On Monday, SEPTA announced its decision to close the Market-Frankford Line’s Somerset El Station in Kensington, a decision that will have deleterious impacts on the lives of families that work and reside in the surrounding Kensington and Fairhill neighborhoods.
SEPTA is closing public transit access because we don’t know how to deal with the behaviors that accompany addiction. Once again residents and businesses in Philadelphia are being forced to sacrifice. In one of the most tumultuous years that this city has experienced in several decades we are being asked to give up more freedom and more of residents’ dwindling resources. Opioid addiction is a public health crisis that has taken thousands of lives, fractured equally as many families. Now an unwillingness to effectively address homelessness, poverty, and addiction has taken our ability to move freely and safely in public space. We are losing public transit access because there is no effective treatment for fentanyl addiction, no ability for the police to move people using and camping on the sidewalks, and no place for them to move to.
As organizations that seek to connect and empower residents of these communities and help provide them equitable access to opportunity in the city, NKCDC, Impact Services, and HACE cannot adequately express our level of frustration with SEPTA’s decision to shut down this station without engaging neighborhood residents in the decision-making process.
To be clear, our organizations stand in solidarity with Transit Workers Local 234 Union, the safety and well-being of these workers is critical. But the effects that the decision to close this station will have on Kensington residents cannot be overlooked.
Working families in this community rely on the Somerset Street station as a point of access to transportation for employment, education, health care, food, and other essential amenities. Small business owners along the Kensington Ave corridor rely on the station to bring employees and customers to their doors. These residents and business owners were given only a week’s notice before the closing of the station with no reopening date.
There’s no question that the Somerset Street station is a dangerous place, unsafe for residents as it is unsafe for SEPTA workers, but the decision to close the station will do nothing to change that problem. Instead, it will leave some of the most vulnerable residents of our city isolated at even higher risk.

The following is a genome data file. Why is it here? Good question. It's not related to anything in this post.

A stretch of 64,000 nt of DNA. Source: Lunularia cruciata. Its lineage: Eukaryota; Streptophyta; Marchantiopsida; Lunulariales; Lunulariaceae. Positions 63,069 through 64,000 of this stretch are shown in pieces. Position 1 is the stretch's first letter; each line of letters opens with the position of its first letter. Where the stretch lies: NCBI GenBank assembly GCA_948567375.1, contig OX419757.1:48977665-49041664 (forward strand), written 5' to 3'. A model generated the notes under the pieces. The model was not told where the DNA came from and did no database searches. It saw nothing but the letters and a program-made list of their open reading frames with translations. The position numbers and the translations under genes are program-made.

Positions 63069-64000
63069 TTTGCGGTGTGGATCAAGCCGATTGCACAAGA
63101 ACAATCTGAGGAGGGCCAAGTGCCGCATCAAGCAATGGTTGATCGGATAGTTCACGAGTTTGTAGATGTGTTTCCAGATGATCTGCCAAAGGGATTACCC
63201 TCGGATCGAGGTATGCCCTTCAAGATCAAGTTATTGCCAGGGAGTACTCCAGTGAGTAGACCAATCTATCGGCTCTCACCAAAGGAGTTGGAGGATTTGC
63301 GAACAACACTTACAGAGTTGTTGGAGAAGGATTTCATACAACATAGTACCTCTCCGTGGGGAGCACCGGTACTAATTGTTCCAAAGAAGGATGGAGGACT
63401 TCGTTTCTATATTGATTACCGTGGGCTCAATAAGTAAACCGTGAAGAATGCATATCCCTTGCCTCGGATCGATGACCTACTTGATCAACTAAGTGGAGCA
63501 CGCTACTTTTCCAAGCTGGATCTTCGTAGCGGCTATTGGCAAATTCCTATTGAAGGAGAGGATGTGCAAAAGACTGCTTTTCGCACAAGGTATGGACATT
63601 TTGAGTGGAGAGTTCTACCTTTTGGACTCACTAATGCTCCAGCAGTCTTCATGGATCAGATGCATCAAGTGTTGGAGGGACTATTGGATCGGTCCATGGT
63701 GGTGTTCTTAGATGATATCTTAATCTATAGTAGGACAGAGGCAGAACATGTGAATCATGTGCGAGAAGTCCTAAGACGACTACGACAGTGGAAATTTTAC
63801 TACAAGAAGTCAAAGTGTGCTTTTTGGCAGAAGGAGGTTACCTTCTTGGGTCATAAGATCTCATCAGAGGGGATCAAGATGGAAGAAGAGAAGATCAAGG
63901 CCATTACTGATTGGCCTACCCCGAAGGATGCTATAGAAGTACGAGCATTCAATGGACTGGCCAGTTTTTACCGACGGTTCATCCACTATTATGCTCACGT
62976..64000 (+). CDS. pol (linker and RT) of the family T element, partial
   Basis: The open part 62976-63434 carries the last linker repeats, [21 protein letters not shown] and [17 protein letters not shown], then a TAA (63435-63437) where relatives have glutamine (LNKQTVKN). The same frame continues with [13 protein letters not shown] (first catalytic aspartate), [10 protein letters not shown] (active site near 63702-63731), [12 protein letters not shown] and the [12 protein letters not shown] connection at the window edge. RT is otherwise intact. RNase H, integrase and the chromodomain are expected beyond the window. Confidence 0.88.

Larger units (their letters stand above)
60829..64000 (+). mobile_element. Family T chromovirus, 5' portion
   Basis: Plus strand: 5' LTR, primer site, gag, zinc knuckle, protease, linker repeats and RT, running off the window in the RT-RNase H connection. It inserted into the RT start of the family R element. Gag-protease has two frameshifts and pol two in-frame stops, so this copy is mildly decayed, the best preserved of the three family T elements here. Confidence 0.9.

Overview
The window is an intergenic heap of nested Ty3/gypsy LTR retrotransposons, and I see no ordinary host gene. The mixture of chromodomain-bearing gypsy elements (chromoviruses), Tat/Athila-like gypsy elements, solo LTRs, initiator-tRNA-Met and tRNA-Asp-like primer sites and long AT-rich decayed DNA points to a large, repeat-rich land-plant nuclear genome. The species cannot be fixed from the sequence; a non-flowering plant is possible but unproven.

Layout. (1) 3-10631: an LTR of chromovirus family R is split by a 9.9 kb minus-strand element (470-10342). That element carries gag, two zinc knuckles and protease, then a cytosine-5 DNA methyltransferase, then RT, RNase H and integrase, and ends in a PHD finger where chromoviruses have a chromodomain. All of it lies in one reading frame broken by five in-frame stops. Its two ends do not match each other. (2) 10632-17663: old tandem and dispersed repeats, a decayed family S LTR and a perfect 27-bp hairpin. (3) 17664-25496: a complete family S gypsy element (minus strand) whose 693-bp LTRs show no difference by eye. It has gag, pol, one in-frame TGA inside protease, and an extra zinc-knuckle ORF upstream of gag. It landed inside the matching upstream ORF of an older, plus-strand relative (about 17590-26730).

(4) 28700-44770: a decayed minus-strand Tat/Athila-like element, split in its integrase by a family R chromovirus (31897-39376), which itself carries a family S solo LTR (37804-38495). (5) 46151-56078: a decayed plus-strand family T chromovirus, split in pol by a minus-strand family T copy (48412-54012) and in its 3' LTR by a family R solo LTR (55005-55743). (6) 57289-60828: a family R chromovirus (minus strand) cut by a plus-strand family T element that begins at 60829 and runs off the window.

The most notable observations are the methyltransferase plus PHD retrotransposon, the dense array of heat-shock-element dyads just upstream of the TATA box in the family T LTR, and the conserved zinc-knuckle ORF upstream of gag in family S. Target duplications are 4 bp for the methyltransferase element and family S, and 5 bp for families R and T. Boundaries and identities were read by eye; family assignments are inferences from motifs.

If we as a city are truly committed to working towards a more just and equitable future for all members of our community, we cannot shy away from the challenges we are confronted with in this moment. This is an opportunity to demonstrate our commitment to our neighbors in Kensington — residents that have shown us their resilience time and again through years of hardship and unfair neglect— and make an investment in them. Right now we need:
1. A date for reopening the station.
2. Safe conditions for the SEPTA workers there that includes an environment free of syringes and human waste.
3. Safety in our public spaces, thoroughfares, and transit stations through active community policing.
4. Increased bus and shuttle service along Kensington Avenue.
5. Support for businesses impacted by the closure.
6. An advisory board, inclusive of representatives from Kensington, residents, civic associations, nonprofits, and businesses, at the table making decisions about long term solutions to create safe and equitable use of public space.
7. Guarantee of increased services available for the unsheltered and those suffering from addiction.
8. Workforce opportunities and supports for Philadelphians to transition out of the narcotics trade.
Together and with partners we are here to work on a strategy to address the root issues of poverty, homelessness, substance abuse disorder, and lack of neighborhood safety that have caused this station to be closed. We do not want to push the problem elsewhere—to make the Somerset stop better so that the Allegheny or Huntington stops get worse. We want to support those in need, whether they are in the street, or in a home.